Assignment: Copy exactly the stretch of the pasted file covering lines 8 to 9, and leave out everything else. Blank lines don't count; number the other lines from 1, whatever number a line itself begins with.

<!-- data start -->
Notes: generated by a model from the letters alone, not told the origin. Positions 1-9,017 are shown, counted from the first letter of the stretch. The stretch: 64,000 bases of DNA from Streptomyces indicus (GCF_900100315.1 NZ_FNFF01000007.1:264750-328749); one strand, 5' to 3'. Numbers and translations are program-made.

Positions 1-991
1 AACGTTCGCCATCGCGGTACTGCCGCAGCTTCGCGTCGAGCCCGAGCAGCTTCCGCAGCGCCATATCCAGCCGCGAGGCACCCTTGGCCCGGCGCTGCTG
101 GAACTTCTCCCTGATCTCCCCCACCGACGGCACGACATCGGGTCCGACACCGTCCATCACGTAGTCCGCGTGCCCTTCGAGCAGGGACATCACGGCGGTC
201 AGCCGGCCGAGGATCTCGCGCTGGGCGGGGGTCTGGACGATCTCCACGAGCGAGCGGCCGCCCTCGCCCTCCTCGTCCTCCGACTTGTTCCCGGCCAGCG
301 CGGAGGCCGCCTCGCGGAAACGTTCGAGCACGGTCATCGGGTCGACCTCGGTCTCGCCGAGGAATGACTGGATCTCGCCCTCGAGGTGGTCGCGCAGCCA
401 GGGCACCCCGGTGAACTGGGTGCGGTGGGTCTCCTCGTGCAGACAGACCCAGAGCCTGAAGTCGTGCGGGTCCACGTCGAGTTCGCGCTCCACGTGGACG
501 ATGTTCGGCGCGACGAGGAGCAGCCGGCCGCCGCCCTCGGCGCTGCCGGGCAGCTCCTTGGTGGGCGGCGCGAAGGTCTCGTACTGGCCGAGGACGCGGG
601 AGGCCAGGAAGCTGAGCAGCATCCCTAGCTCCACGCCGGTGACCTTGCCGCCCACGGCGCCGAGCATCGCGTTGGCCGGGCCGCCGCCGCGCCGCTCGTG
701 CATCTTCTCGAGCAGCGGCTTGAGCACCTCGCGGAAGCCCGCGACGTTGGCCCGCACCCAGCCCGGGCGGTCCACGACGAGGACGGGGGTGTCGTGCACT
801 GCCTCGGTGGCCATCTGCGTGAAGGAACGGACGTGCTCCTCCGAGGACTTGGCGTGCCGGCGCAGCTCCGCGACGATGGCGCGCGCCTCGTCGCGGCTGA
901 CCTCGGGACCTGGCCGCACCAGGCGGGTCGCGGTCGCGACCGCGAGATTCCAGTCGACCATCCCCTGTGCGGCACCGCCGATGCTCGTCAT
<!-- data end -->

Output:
501 ATGTTCGGCGCGACGAGGAGCAGCCGGCCGCCGCCCTCGGCGCTGCCGGGCAGCTCCTTGGTGGGCGGCGCGAAGGTCTCGTACTGGCCGAGGACGCGGG
601 AGGCCAGGAAGCTGAGCAGCATCCCTAGCTCCACGCCGGTGACCTTGCCGCCCACGGCGCCGAGCATCGCGTTGGCCGGGCCGCCGCCGCGCCGCTCGTG